Built from 1993-00
[LOA: 41'6"] [LWL: 34] [Beam: 12'11"] [Mast: 53'8"]
[Water: 170] [Fuel: 90] [Holding: 30] [SArea: 907] [Headroom: 6'5"]

All these boats are awesome. We could cruise safely and comfortably in any of them. Our plan is to buy the newest model we can afford when we're ready to buy one. Soon. Please.

Sunday, October 18, 2009


At a glance these boat layouts look identical. We know.

On paper they have some definite pros and cons with waterline, sail area, tankage, etc. These notes are for our own reference. Read at your own risk.

Island Packet 380 is the boat we would buy if we had the money.  It has more waterline, a foot more in the beam, almost twice as much water storage, three times more holding tank capacity and 30% more sail area than the 35. Unfortunately it's almost twice the cost.

The v-berth has a lovely bed that can be entered from either side. Getting out doesn't require a reverse sommersault. It has a very strange sink in the after berth, which could be removed. Just happens to be the same size as our new sewing machine...

It has stainless steel handrails instead of teak and a swim platform on the stern. They used the extra foot in the beam to good effect for storage.

The only thing we could find to sort of not like about the living space it is that the salon seems slightly smaller, and we're not fans of the L-shaped settee, which juts out into the dance floor.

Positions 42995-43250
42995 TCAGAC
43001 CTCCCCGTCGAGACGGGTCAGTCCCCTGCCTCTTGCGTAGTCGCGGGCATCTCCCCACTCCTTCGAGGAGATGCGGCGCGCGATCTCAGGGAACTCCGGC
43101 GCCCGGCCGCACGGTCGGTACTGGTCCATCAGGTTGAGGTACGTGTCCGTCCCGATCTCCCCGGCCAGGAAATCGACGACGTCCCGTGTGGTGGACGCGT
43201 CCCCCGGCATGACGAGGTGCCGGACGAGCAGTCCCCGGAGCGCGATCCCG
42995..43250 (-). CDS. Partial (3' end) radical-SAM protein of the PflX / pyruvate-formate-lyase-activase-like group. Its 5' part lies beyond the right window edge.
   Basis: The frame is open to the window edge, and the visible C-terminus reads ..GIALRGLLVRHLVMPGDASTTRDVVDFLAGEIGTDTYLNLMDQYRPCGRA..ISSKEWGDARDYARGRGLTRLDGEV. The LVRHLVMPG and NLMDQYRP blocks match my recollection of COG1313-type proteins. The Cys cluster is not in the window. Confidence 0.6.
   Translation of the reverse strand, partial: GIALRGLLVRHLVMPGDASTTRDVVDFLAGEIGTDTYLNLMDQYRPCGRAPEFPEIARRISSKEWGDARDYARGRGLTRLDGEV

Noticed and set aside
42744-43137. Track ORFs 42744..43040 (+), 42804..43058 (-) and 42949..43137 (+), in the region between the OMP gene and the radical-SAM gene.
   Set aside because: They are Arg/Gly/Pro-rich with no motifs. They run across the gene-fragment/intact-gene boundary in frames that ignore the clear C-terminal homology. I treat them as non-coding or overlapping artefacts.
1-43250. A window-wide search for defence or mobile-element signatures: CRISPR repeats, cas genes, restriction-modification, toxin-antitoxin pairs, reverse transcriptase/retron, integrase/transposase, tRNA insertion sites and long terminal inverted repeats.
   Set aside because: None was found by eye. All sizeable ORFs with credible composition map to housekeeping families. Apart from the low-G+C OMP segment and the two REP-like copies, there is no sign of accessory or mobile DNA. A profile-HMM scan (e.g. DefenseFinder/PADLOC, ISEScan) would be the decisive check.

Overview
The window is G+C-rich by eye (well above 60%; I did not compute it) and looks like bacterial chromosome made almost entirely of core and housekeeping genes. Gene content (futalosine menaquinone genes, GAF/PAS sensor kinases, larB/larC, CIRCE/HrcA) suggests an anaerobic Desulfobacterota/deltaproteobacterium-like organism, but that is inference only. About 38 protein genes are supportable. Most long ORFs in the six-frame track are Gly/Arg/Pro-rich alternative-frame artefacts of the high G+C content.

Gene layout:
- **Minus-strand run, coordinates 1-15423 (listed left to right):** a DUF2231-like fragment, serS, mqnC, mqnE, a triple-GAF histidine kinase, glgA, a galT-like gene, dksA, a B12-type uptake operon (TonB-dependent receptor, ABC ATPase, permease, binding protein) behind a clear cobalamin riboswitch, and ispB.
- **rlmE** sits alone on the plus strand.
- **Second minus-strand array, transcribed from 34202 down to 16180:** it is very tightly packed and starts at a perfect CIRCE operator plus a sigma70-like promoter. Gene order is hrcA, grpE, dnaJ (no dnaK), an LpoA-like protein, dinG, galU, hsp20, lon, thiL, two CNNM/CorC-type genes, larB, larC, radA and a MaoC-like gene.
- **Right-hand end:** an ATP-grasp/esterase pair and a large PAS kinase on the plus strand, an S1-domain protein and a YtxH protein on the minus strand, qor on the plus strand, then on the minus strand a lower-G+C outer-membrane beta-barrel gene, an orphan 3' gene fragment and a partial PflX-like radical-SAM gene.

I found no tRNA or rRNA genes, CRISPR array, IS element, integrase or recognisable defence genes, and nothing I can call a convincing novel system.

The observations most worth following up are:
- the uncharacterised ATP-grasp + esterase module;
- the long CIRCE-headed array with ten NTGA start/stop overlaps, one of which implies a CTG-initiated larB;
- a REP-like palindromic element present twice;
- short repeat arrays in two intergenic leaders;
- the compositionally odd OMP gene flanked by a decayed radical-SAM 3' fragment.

380 recap:
--The newest of the ones we've looked at
--Stainless handrails
--More LWL
--More beam
--Twice as much water storage
--Almost twice as much fuel tankage
--30% more sail area

Friday, October 16, 2009


I fully acknowledge how strange and tedious it is for us to be debating inches of waterline and feet of sail area. I'd rather be sailing, just as I'm sure you'd rather be reading about sailing. Unfortunately, this blog is about the minutia of our plod to the water, which happens to be measured in inches and feet right now instead of leaps and bounds. Bear with us.

We've been studying the IP37 on paper (electronic paper, that is) for a long time. We just never had an opportunity to see one until this week.

Even though it's called 37, it's only inches different from the 35. These numbers are for 35/37: